But what does travel offer us? How does it change us? And more importantly, why?

One of the draws of study abroad, and what the Study Abroad Office (at UNC) likes to advertise, is that living in another country will change your life, and you will come back a different person. I tend to disagree on a very fine point; living in another country will change your life, and you will come back a different person, but the change isn’t permanent unless you stay in that place. When you come back, you come back to everything  you wanted to escape in the first place.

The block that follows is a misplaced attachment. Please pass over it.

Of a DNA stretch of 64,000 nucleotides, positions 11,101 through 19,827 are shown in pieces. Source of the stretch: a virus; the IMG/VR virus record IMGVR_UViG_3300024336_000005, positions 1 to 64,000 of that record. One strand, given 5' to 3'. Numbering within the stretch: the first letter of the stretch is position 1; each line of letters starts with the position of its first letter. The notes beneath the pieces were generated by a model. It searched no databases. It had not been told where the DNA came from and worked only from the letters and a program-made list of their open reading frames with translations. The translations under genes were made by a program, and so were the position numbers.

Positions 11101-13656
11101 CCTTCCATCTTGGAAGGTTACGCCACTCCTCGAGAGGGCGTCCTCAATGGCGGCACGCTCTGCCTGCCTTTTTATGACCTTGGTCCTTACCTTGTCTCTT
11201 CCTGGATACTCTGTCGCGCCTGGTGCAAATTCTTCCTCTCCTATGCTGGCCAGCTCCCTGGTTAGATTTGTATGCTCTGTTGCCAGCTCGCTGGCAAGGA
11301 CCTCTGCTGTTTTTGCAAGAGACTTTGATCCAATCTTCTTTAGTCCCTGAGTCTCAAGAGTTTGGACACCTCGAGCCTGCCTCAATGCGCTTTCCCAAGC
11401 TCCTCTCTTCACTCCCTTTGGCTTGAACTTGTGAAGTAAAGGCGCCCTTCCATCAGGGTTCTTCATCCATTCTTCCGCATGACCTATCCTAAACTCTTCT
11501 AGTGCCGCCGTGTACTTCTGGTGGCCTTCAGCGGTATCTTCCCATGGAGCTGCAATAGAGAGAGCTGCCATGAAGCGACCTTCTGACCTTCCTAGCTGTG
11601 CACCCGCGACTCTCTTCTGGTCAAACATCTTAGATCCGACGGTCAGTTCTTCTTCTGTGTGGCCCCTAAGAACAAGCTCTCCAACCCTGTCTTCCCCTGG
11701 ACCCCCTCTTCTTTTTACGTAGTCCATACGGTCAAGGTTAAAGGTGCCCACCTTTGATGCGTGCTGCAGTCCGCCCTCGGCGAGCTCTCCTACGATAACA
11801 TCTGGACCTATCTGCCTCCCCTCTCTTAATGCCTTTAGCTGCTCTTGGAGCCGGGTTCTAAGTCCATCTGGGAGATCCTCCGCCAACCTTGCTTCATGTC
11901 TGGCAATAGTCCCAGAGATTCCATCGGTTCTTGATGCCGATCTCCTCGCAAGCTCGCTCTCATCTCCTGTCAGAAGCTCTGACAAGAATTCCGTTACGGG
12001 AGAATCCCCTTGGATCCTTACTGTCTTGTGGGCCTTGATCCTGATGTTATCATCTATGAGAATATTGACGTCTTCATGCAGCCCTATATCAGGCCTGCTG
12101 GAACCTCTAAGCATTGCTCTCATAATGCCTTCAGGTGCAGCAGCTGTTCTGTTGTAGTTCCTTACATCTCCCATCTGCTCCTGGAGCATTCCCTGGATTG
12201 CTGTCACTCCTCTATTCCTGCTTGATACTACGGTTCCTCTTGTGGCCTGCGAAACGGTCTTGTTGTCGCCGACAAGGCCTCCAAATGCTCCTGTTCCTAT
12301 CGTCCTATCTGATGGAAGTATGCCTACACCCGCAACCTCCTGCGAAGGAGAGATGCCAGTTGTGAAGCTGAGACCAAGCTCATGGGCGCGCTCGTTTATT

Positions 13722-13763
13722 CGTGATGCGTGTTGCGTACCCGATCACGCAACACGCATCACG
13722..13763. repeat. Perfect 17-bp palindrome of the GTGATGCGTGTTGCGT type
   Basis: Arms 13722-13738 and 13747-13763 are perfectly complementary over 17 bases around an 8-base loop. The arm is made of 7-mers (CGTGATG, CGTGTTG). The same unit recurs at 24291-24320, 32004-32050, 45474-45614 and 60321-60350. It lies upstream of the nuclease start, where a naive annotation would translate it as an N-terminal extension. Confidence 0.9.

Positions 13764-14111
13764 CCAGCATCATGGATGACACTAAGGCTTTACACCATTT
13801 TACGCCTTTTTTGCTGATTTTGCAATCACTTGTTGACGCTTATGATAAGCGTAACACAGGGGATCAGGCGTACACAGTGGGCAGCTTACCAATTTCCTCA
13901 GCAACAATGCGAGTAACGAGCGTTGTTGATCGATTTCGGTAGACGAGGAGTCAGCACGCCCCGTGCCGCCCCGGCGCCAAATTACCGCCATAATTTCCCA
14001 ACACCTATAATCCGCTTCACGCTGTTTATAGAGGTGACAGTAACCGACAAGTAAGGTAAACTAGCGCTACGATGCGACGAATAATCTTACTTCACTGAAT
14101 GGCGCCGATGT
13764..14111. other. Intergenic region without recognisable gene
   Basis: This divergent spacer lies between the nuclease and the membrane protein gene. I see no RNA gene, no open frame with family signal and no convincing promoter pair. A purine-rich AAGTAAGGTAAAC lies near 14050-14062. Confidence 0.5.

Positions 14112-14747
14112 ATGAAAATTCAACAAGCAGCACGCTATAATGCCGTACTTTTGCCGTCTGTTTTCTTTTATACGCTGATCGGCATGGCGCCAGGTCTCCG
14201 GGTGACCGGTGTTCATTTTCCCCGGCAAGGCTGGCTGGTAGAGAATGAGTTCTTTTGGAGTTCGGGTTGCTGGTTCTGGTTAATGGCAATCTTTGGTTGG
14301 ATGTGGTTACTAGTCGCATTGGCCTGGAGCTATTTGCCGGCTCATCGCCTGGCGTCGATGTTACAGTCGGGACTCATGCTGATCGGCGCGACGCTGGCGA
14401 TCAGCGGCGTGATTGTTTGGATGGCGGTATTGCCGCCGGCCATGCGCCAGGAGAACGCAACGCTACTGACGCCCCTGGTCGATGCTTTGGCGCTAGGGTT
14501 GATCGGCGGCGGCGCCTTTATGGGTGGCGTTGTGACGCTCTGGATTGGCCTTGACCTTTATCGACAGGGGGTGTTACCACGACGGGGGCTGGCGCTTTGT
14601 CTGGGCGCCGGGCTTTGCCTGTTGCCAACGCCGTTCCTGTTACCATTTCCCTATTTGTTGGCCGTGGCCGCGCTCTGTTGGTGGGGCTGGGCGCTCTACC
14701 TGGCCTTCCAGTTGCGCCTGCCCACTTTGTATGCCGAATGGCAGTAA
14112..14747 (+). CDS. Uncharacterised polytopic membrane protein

Or maybe that’s just me. This is, after all, a personal account. My family loves to travel; we value a good trip over all other luxuries; when we save money, we save for that fantastic trip that’s going to put us in awe. I’d gotten a taste of feeling inspired by being abroad way before I lived in another country. I skied down a mountain in Canada, watched glaciers calving in Alaska, and wandered the canals of Venice, and on each trip I felt the desire to escape. This was not my life, and I wanted it to be my life more than anything.

London came at an interesting time in my life. I was unsettled, and for the first time, being in another country couldn’t fix whatever was wrong. But it helped, I think, to have everything be so new. I walked six miles across London because I could, because I was curious, and because I needed some distraction. I walked around Edinburgh. I saw the Swiss Alps. And I was relieved to have escaped, and I wanted to stay.